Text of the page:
If rupees have to be released hurriedly from the silver portion of the gold standard reserve

I think it is possible to show that such a policy is likely on the whole to have an exactly opposite effect. It may be said to correspond, therefore, to the London rate for some comparatively short period—say for fortnightly loans. My second point affects the kinship of Indian arrangements to those lately developed in other parts of the world. But this case is different: the Governor acted on a wrong system; he took upon himself an unnecessary responsibility:’ and so a Governor who incurred disaster by disregarding his skilled counsellor would be thought a fool in the City for ever. As has been explained, a new man, with a small capital of his own and a large borrowed capital, can undersell a rich man who depends on his own capital only. This would at first naturally cause a reduction in the bankers’ balances; at least that would be its tendency. By supplying these uses, they gained the credit that afterwards enabled them to gain a living as deposit banks.

In return for these substantial benefits the Bank of England received from the Government, either at first or afterwards, three most important privileges. And the difficulty of dealing with a panic (as the administration of the Bank is forced to deal with it) is perhaps a more formidable instant difficulty than presses upon any single minister.

From 1866 to 1870 there was almost an unbroken calm on the money market.

The principal mode in which money is raised by traders is by ‘bills of exchange;’ the estimated certainty of their paying those bills on the day they fall due is the measure of their credit; and those who estimate that liability best, the only persons indeed who can estimate it exceedingly well, are the bill-brokers. If it is known that the Bank of England is freely advancing on what in ordinary times is reckoned a good security–on what is then commonly pledged and easily convertible–the alarm of the solvent merchants and bankers will be stayed. ; and, not unnaturally, the Bank thought it unreasonable that so large an inroad upon their resources should be made by their rivals. The main conclusion is very plain–that English trade is become essentially a trade on borrowed capital, and that it is only by this refinement of our banking system that we are able to do the sort of trade we do, or to get through the quantity of it.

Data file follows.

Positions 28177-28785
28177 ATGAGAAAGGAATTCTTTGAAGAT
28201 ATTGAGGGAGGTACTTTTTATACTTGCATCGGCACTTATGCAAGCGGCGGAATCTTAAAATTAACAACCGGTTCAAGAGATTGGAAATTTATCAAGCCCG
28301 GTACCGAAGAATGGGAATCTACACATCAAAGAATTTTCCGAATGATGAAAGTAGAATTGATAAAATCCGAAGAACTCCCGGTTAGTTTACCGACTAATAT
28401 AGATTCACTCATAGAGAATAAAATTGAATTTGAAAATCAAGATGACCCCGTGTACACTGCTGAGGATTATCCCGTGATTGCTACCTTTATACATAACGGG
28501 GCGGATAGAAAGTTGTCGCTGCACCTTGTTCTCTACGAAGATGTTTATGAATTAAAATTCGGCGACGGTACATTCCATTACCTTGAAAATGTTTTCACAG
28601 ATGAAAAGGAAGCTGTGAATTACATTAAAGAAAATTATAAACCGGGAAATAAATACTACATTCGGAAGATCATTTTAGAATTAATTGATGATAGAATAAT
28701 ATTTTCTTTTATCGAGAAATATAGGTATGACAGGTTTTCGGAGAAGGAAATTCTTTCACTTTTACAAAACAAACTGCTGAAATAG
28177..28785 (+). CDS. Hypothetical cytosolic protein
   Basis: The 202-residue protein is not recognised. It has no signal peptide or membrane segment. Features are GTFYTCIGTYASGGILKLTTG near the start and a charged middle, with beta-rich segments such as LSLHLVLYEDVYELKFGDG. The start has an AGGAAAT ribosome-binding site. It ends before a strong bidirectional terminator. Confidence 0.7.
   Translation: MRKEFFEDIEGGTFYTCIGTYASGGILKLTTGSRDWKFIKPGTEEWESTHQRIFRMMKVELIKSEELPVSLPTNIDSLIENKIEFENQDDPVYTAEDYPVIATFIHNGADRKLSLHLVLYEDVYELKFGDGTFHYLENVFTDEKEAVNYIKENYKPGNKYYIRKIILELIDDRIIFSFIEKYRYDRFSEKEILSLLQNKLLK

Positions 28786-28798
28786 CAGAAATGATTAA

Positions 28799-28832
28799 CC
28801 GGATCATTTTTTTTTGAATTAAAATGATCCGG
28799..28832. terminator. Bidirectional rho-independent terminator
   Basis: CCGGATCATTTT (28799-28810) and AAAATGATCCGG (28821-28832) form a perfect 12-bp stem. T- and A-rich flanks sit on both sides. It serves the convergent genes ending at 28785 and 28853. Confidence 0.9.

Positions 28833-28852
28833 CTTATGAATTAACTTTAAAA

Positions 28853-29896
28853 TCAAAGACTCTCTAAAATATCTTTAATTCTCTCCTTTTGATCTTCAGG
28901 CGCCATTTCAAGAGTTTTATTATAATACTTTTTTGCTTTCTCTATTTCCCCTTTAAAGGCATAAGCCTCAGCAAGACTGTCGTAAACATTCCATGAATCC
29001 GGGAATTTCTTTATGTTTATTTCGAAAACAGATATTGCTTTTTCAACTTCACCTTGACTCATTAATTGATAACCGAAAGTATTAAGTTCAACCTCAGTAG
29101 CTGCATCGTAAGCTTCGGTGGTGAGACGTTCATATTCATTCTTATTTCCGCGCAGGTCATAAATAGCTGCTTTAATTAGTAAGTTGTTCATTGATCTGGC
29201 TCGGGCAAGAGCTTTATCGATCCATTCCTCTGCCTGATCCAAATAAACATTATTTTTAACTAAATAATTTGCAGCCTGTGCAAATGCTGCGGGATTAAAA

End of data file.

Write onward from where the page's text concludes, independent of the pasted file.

J. But the Bank directors are not afraid. Between 1894 and 1904[115] no new Banks were founded with as much as 5 lakhs of paid–up capital. It cannot let the money market take care of itself because it has deposited much money in that market, and it cannot pay its way if it loses that money.

It is an excellent instance of the consequences of an attempt to control banking by an elaborate Act forty years old. So great was that difficulty that the practice of hoarding was common. What is the underlying significance of this growing tendency on the part of European State Banks to hold a part of their reserves in foreign bills or foreign credits? We saw above that the bank–rate policy of the Bank of England is successful because by indirect means it causes the Money Market to reduce its short–period loans to foreign countries, and thus to turn the balance of immediate indebtedness in our favour.

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